The purpose of the group is to give girls with ADHD an opportunity to learn about, discuss, and relate to others.
New York, NY (PRWEB) February 21, 2012
Many parents seek treatment for their daughter's ADHD and Aspergers because their lives are out of control. Since ADHD is less often diagnosed in girls than boys, many girls are not getting the support they need to live happy, healthy, and productive lives. One reason for this lack of diagnoses in girls is the “squeaking wheel” problem, whereby teachers are more likely to refer students for evaluation only after they have caused significant problems for the teacher in the classroom. However, many girls are diagnosed with ‘ADHD, Inattentive Type’, which is 1 of the 3 diagnoses for ADHD (the other two being ‘ADHD, Hyperactive Type’, and ‘ADHD, Mixed Type). Girls with ‘ADHD Inattentive Type’ still need the support of parents, professionals, and sometimes medication, just the same as boys diagnosed with ADHD.
Moreover, studies have shown that girls with ADHD are more compliant than boys in school, despite being afflicted with the same disorder. While boys may argue with or openly defy their teacher, such behavior is rare among girls. In fact, many girls try hard to comply with their teacher’s expectations so as to stay ‘under the radar’. For example, some girls with ADHD may look directly at their teacher, appearing to pay attention, while their minds are elsewhere.
Girls with ADHD are also affected by their emotions and struggle to control their more intense feelings. Although many girls in general have difficulty with emotional regulation, girls with ADHD often they hold in their feelings during the school day only to explode into tantrums and meltdowns once they arrive home. These are only a few examples of the challenges presented by having a child with ADHD.
There are several things parents can do to help their daughter with ADHD. First, they can help their daughter identify and develop their areas of talent and competence, such as abilities in the areas of academics, sports, art, or music. Additionally, parents can make sure their daughter is correctly and promptly diagnosed and that she gets the most effective treatment. Most often, treatment should combine medication with behavioral therapy that provides structure, teaches organizational skills, and rewards desired actions. A social skills group for girls with ADHD is the perfect way for a parent to make sure their daughter is getting the support for her ADHD that she needs. Overall, parents should try to strike a balance between supporting their daughter in carrying out their treatment plan while recognizing their need for independence.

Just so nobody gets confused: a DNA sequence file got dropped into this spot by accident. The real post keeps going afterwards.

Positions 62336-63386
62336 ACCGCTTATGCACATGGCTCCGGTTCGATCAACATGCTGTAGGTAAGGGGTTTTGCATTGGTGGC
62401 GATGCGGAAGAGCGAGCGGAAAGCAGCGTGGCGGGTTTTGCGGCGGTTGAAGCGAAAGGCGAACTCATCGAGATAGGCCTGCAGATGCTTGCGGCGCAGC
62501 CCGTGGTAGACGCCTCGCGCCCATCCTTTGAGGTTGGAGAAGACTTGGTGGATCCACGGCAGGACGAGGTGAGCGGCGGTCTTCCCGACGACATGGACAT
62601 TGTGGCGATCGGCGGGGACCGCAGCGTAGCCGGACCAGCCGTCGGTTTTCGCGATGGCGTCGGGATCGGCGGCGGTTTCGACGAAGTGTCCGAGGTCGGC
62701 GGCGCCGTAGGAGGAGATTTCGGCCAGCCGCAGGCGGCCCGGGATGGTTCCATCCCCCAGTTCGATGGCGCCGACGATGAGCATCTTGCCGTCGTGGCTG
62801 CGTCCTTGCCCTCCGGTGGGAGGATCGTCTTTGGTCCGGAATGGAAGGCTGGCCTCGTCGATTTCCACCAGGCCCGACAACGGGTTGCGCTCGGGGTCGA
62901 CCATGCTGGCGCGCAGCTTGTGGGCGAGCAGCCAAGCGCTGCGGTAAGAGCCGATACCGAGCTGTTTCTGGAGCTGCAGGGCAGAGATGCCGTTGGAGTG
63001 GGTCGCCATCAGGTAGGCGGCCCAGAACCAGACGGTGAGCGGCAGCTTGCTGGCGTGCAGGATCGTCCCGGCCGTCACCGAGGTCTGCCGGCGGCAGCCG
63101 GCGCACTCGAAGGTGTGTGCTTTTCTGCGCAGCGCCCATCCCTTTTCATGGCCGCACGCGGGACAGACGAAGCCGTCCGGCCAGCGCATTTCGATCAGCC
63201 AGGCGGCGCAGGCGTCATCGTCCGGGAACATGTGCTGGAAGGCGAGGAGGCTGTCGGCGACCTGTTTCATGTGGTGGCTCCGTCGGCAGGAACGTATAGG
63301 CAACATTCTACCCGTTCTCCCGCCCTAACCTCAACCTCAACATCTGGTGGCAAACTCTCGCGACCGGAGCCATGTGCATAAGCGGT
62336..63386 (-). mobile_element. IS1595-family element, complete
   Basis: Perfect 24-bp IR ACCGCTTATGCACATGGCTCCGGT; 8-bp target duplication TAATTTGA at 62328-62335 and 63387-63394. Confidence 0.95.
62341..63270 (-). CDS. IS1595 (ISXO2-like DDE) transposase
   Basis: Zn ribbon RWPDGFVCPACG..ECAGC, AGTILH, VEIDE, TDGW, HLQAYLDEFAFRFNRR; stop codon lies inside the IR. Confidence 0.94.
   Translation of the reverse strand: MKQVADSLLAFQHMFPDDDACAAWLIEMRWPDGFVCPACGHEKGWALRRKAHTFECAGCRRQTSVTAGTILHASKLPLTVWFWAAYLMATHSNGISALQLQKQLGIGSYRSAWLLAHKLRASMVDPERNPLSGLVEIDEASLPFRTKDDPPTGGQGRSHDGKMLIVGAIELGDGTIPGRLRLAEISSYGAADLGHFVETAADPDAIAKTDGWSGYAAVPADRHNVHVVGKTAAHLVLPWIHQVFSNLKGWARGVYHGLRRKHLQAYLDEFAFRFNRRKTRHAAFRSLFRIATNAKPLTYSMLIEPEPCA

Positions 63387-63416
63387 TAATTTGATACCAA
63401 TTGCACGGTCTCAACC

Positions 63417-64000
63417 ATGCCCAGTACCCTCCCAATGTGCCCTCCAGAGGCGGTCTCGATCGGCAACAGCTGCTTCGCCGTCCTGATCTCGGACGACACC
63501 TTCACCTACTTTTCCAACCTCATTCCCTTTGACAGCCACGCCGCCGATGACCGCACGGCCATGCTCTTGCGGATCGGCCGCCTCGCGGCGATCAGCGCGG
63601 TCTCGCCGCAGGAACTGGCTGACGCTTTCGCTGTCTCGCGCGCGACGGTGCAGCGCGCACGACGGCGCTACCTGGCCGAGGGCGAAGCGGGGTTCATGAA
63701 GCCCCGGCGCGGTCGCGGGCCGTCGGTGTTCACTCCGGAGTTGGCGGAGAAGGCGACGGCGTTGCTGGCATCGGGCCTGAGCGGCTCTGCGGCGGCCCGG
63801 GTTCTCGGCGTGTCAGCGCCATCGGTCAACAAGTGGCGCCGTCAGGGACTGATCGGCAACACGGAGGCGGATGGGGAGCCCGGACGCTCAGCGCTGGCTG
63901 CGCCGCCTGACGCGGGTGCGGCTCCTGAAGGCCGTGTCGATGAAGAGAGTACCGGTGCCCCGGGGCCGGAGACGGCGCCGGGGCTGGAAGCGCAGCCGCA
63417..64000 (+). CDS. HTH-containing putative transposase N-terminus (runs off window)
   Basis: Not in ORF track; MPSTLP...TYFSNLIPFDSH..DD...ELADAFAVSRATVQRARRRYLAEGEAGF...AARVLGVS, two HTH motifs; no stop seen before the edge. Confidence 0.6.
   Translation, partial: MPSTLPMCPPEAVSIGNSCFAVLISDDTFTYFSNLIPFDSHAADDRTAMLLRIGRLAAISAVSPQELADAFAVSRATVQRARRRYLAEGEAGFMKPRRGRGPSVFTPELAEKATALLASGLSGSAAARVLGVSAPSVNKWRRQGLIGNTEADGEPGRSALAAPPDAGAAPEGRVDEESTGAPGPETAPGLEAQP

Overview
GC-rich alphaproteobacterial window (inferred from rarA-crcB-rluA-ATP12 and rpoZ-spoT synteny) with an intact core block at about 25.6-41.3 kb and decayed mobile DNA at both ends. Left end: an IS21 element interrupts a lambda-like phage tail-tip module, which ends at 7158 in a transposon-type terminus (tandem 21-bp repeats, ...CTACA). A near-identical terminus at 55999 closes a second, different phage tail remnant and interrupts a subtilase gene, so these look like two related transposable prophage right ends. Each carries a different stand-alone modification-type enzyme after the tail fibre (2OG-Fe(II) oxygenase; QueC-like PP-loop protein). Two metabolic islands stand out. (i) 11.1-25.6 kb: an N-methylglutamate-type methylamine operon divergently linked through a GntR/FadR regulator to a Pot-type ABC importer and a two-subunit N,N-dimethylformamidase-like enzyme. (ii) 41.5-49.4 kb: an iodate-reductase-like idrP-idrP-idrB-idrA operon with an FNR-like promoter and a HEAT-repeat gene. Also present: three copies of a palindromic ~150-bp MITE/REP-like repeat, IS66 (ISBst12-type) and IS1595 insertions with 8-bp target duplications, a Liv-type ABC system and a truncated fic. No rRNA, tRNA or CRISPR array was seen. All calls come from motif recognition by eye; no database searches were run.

The Sachs Center in Manhattan is now offering a Social Skills Group for Girls with ADHD. The purpose of the group is to give girls with ADHD an opportunity to learn about, discuss, and relate to others their own age and gender with ADHD. Girls in the group will also receive validation and encouragement from other girls who also deal with the challenges of ADHD. This affordable method of treatment for ADHD has proven to be effective, and can often be both therapeutic and fun for participant.
“The Moondancers” Social Skills Group for Girls will be led by a licensed female therapist at the Sachs Center, and incorporate aspects of art and creative expression in addition to the treatment curriculum and format of the group. Girls will learn and practice social skills with their peers, and find the support to manage their ADHD among girls their own age, and with a similar set of challenges. Seeking help for our children’s problems is not always an easy thing to do, but girls (and their families) who are affected by ADHD will find significant improvement in their quality of life by participating in group therapy.
To contact The Sachs Center for more information on their new ADHD Girls Social Skills Group, or to schedule a consultation:
The Sachs Center is New York City's premier center for the treatment of Attention Deficit Disorder (ADD), Attention Deficit and Hyperactivity Disorder (ADHD), Non-Verbal Learning Disorder (NLD or NVLD), anxiety, depression, and social skill deficits in children, adolescents and adults. Licensed therapists at the Sachs Center also can help with substance abuse and anger management issues. The Sachs Center also offers ADD testing, academic testing, and psychological testing.
Call 646.807.8900 for an initial evaluation.